Young people in Sunderland are getting the opportunity to show they’re game, with a unique project, Game On, which is aimed at engaging them in positive activities. It will give young people aged between 11 and 16 the chance to access a range of exciting games rather than being left to their own devices.
The Diversionary Pilot Programme (Game On) has been set up by Sunderland BID jointly with the British Esports Federation and the Sunderland Altogether Improving Lives (SAIL) scheme.
The organisers have worked with the Youth Almighty Community Project which among its many initiatives finds activities to keep young people safe and off the streets, to identify youngsters who would benefit from taking part.
The first group for Game On
A first group of ten young people were invited to attend the initial session at The Place, part of British Esports multi-site venue, where they were given access to a range of games and popular esports titles, including F1 racing simulators, gaming consoles and the very latest in high specification gaming PCs.
The pilot project aims to establish a gaming pop-up, using the attraction of esports to get young people to engage with youth workers and other professionals in a positive and engaging environment.
It has also been supported by McDonald’s which has provided free food for the participants.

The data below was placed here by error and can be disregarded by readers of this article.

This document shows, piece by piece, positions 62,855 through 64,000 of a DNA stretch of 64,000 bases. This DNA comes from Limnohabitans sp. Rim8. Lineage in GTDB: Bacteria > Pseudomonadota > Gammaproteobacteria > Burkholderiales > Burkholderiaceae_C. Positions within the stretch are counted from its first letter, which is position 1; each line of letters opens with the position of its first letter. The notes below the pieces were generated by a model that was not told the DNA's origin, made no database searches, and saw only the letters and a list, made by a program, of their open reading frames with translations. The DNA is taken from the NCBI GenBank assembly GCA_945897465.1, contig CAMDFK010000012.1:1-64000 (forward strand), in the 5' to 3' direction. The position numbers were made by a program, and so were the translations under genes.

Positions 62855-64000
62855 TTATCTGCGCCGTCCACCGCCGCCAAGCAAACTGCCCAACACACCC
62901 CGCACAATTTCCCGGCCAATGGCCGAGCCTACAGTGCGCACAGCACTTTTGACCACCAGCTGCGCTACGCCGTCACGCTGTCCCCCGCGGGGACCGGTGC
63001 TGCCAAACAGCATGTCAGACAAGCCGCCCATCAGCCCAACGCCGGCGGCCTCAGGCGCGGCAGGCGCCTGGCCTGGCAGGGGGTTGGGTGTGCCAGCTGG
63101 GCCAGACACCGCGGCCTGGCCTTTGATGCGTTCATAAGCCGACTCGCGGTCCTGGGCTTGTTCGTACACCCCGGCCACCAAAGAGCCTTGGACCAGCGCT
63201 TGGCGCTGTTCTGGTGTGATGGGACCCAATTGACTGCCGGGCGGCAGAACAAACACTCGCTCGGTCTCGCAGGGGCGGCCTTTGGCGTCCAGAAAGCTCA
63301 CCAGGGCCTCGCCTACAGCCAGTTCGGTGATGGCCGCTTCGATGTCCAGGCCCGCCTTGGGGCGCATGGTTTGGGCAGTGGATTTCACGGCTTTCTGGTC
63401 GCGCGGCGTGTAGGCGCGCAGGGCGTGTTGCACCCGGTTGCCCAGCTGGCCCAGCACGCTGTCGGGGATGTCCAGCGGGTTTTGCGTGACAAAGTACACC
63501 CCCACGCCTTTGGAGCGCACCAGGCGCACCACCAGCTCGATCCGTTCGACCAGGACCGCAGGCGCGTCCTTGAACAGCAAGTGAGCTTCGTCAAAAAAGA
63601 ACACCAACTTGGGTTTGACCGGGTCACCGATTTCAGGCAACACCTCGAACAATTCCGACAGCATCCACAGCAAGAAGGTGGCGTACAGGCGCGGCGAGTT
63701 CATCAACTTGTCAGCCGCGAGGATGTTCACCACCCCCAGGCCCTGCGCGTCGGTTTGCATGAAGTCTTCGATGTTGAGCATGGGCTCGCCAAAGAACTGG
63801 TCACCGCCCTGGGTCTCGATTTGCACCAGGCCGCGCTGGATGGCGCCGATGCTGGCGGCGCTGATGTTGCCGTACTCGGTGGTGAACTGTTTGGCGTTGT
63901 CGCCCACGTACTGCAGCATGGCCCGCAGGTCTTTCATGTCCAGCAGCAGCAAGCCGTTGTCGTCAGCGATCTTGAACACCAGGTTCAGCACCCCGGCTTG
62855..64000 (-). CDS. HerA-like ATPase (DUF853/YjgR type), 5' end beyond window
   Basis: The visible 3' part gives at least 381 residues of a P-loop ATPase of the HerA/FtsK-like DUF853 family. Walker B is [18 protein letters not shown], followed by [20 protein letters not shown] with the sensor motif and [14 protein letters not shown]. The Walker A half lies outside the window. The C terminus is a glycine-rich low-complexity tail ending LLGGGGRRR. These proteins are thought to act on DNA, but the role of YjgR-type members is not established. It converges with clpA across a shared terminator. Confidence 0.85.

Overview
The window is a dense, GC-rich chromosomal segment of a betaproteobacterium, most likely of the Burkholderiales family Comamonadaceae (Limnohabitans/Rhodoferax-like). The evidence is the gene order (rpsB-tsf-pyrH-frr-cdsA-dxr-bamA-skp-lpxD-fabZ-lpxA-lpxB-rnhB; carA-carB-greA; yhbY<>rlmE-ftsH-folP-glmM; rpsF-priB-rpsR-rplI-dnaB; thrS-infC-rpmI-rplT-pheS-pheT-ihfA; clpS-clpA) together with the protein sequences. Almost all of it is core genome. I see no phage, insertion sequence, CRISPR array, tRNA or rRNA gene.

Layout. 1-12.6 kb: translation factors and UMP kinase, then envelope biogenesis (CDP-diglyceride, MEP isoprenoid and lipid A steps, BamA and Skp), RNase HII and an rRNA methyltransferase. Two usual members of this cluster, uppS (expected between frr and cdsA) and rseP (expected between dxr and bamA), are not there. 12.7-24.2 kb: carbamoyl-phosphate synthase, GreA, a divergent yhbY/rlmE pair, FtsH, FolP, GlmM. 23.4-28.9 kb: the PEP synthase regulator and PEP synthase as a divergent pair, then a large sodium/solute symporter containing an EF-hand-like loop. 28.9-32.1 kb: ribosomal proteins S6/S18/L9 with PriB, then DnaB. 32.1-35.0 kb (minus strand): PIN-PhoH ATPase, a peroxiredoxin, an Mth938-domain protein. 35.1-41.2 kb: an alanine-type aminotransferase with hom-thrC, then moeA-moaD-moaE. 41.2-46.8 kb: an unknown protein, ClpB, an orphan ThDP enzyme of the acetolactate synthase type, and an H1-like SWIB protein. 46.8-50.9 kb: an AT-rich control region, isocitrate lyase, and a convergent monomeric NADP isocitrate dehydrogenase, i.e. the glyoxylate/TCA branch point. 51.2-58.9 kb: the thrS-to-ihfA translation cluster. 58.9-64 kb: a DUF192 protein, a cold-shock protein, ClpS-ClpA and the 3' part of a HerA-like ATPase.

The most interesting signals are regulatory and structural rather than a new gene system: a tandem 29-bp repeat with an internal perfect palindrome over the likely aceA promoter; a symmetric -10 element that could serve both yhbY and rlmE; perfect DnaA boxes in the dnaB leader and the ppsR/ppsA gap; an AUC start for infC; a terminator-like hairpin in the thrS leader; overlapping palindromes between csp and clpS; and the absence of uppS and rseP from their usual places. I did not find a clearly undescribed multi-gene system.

British Esports, BID and SAIL working together
“We are extremely lucky that Sunderland has been chosen to become the esports hub of the UK and is home to the National Esports Performance Campus,” said Sharon Appleby, Chief Executive of Sunderland BID.
“We are delighted that they have agreed to partner on this exciting pilot project which could be massively beneficial to young people in the city. We look forward to taking on board all of the feedback from both the young people and the professionals on the impact of these sessions which will help inform us for future activities.”
Dave Martin, COO British Esports said the organisation was “really pleased to collaborate with Sunderland BID and the city’s SAIL initiative on this fantastic Divisionary Pilot Programme.” He added:
“It’s incredibly important for us to provide a safe and engaging space for the young people of Sunderland, and working alongside SAIL reinforces our commitment to making a positive impact in the community,
“By leveraging the appeal of esports, we aim to connect with these youngsters and create a sanctuary where they can explore exciting activities and build meaningful connections with dedicated youth workers.”
Councillor Graeme Miller, Leader of Sunderland City Council and Chair of the Safer Sunderland Partnership, said:
“The SAIL project is all about making the city centre safer for residents, businesses, and visitors, and in the year since its launch we have already seen encouraging results.
“We hope that schemes like the Diversionary Pilot Programme will further help us to keep young people safe in the city by giving them somewhere safe to meet and enjoy.
“The programme is a fantastic opportunity for young people in Sunderland to socialise while learning more about esports, which will play a big role in the future of the city – and it could even spark an interest which sees them play a part in that future.”